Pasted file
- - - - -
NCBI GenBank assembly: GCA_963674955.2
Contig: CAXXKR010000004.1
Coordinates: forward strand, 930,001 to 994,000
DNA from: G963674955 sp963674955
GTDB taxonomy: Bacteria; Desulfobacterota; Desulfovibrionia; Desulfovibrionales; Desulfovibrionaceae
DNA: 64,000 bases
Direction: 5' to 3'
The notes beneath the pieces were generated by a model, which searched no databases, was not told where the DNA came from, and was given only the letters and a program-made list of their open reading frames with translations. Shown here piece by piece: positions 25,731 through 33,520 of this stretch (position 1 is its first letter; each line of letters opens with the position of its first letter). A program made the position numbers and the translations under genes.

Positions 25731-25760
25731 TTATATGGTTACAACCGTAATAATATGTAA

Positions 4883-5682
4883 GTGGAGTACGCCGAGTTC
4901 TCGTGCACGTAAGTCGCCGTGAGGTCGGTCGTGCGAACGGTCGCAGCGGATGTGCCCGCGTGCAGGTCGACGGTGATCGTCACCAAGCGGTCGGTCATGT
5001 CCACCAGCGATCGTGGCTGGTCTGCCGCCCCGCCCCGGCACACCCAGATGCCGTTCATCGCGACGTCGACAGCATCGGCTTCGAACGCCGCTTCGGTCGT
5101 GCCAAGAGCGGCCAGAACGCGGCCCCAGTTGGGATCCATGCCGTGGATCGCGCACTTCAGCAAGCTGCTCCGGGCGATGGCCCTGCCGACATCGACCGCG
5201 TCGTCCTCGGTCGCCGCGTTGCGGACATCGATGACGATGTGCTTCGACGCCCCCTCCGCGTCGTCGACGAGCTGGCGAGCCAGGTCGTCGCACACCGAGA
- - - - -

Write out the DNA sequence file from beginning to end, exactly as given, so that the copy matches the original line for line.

NCBI GenBank assembly: GCA_963674955.2
Contig: CAXXKR010000004.1
Coordinates: forward strand, 930,001 to 994,000
DNA from: G963674955 sp963674955
GTDB taxonomy: Bacteria; Desulfobacterota; Desulfovibrionia; Desulfovibrionales; Desulfovibrionaceae
DNA: 64,000 bases
Direction: 5' to 3'
The notes beneath the pieces were generated by a model, which searched no databases, was not told where the DNA came from, and was given only the letters and a program-made list of their open reading frames with translations. Shown here piece by piece: positions 25,731 through 33,520 of this stretch (position 1 is its first letter; each line of letters opens with the position of its first letter). A program made the position numbers and the translations under genes.

Positions 25731-25760
25731 TTATATGGTTACAACCGTAATAATATGTAA

Positions 4883-5682
4883 GTGGAGTACGCCGAGTTC
4901 TCGTGCACGTAAGTCGCCGTGAGGTCGGTCGTGCGAACGGTCGCAGCGGATGTGCCCGCGTGCAGGTCGACGGTGATCGTCACCAAGCGGTCGGTCATGT
5001 CCACCAGCGATCGTGGCTGGTCTGCCGCCCCGCCCCGGCACACCCAGATGCCGTTCATCGCGACGTCGACAGCATCGGCTTCGAACGCCGCTTCGGTCGT
5101 GCCAAGAGCGGCCAGAACGCGGCCCCAGTTGGGATCCATGCCGTGGATCGCGCACTTCAGCAAGCTGCTCCGGGCGATGGCCCTGCCGACATCGACCGCG
5201 TCGTCCTCGGTCGCCGCGTTGCGGACATCGATGACGATGTGCTTCGACGCCCCCTCCGCGTCGTCGACGAGCTGGCGAGCCAGGTCGTCGCACACCGAGA